The man continues to mutter under breath, eyes closed and head back against the cedar wall of the cabin. The muttering becomes a groan which pitches into a fit of raspy laughter.

Look at me.

The fit quiets on the man, and his head still back on the wall he lets it flop to the side, to face the lady dead-on, and he opens his eyes.

Do you know who I am?

I know, he says and spit runs in a string from his bottom lip. You’re a bitch. You’re just some stupid bitch. You’re angry at me. Probably because I beat up your husband. Or your father. Or your brother, or your boyfriend. Or maybe you don’t even know me. Maybe you think I got some gold hiding under the floor. Maybe you think you get some nice treasure by doing me in. What’s it matter who you are, I don’t care a shit for you. Or your two pups!

He kicks his leg out, and it stamps down on the cabin floor.

He curses the new pain in his side the action births with a fury, but seems to feed from its heat, gaining a measure of power, for his eyes become clearer, wider, with a strange calm that seems alien in the chaotic scene unfolding.

The kick was meant for the ox, whose over two hundred-pound body lay face-down, just out of reach of the man’s boot, in a pool of dark blood, his dull and pale face mercifully hidden from sight by stark shadows cast sideways from the brightly burning wood-stove.

I’m going to tell you who I am, the lady says.

She does.

 

To be continued…

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Back on Earth

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~Part Nine~

You are close enough, you decide. You wait.

The men share a glance between themselves. The larger man returns to the truck and sits inside, behind the wheel. He waits.

The first man walks to the back of the vehicle, which must apparently be empty and open. The man confirms this by dropping the rear gate and waving you to come.

Like a dog, you think. You don’t know what the phrase means, because you’re not sure what a dog is. The words simply come to you, as you continue forward toward the man.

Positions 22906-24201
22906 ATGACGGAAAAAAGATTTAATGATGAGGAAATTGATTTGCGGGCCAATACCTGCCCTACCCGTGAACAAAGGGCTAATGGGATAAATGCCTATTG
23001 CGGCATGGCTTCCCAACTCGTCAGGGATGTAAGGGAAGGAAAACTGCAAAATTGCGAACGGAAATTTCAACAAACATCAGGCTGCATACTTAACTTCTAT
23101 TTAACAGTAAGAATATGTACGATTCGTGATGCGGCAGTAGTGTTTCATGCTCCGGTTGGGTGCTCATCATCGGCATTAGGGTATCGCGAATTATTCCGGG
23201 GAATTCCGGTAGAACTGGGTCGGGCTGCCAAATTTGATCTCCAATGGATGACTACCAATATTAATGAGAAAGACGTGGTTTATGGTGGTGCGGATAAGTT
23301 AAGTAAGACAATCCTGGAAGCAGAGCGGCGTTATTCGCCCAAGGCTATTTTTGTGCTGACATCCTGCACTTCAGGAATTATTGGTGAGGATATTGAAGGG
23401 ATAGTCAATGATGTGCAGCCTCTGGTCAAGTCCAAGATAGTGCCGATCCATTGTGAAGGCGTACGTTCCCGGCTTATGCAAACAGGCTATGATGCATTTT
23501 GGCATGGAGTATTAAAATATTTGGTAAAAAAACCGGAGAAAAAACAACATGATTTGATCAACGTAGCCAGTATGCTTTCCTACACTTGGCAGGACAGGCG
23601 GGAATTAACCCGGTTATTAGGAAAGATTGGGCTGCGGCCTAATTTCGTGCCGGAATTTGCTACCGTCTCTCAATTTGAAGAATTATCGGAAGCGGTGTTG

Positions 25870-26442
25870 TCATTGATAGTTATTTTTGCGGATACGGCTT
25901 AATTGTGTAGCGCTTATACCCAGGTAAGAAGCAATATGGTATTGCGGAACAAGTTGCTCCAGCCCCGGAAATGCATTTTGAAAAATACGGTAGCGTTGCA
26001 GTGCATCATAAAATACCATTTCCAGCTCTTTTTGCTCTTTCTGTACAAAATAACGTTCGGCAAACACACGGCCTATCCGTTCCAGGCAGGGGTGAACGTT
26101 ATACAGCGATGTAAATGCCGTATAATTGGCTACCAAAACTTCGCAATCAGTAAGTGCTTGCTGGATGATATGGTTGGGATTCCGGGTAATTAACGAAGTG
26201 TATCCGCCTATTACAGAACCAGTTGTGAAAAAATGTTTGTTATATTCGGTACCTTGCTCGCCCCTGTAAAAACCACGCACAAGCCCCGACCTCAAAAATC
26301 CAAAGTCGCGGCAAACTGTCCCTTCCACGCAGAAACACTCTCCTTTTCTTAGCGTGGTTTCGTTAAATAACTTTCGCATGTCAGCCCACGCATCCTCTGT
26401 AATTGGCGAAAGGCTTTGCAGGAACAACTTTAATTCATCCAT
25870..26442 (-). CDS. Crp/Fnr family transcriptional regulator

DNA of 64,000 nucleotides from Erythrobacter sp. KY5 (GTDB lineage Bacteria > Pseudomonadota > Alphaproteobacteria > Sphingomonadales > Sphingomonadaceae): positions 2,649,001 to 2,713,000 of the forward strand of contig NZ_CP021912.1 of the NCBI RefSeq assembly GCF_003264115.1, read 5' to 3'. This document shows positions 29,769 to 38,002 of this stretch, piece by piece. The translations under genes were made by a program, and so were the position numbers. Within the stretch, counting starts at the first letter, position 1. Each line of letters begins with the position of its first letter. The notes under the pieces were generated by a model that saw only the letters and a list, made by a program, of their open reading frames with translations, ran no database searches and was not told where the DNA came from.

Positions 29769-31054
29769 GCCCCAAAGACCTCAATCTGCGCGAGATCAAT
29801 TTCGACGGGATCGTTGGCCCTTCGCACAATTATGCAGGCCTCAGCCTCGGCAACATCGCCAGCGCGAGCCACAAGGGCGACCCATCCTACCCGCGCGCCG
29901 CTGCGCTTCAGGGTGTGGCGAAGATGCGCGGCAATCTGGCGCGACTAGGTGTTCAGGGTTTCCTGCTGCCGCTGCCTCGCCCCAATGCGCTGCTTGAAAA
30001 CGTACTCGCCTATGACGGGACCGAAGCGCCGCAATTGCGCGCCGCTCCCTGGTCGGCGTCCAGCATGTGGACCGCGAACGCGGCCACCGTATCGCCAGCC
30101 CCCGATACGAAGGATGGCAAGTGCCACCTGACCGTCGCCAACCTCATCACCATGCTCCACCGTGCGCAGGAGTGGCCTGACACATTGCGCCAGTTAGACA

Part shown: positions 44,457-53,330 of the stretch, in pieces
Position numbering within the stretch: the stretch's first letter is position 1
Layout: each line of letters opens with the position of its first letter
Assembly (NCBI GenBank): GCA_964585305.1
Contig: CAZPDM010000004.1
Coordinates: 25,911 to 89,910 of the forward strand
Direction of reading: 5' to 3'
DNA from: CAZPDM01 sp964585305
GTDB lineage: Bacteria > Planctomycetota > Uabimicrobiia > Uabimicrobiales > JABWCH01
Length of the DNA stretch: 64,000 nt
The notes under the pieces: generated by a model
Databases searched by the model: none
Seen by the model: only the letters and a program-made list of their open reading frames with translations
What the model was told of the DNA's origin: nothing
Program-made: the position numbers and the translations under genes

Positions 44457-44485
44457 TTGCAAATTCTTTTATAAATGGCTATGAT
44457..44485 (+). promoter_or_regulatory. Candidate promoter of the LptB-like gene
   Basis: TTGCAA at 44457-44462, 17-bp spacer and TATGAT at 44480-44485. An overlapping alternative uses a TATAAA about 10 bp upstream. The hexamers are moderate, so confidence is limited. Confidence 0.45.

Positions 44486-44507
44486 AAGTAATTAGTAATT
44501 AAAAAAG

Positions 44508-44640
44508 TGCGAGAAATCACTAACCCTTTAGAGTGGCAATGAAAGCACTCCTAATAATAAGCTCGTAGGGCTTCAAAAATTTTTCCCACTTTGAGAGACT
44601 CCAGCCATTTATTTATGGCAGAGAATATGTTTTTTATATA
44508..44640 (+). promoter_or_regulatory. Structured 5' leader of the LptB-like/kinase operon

He pats his hand twice on the bed of the truck and stands back and says, “We’ll get you to town, and stop wherever you want. You got an address around here?”

You pause before climbing up onto the truck. You say, “I can’t say.” It is the best that you can think to say. You climb onto the flat-bed and sit, facing back to the open gate and the bearded man, who is studying you with hands on hips and thumbs hooked into pockets.

“You don’t got any more of your clothes with you?” he asks.

“I don’t think so,” you say.

He breathes in deep through his nose. He sighs, and says, “I got a jacket in the truck. You might get chilly back here.” The man walks around to the open door and retrieves a plaid jacket of hard, blue and black wool. He throws it to you and you catch it, and he slams the gate closed and slaps it twice with the palm of his hand.

He says, “We’re gonna take you to the hospital, if that’s all right with you. You don’t seem like you’re hurt, but if you can’t remember your address and you got no clothes with you, then you gotta reckon you’ll want somebody to take a look at you. Take care of you.” He waits a moment, then nods his head once and says, “Okay?”

“Okay,” you say. You have a feeling you should say more.

Back on Earth

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~Part Seven~

You don’t move. You wait.

The other door of the truck opens, and the second man steps onto the road. He is larger. You cannot see his face. Leaving the door open and the truck’s engine running, the second man walks around the front of the vehicle. He stops to stand between the beams of the headlights. You can see particles of amber dust floating in the light. He posts his hands on his hips. You can see the man’s belt buckle, large and round.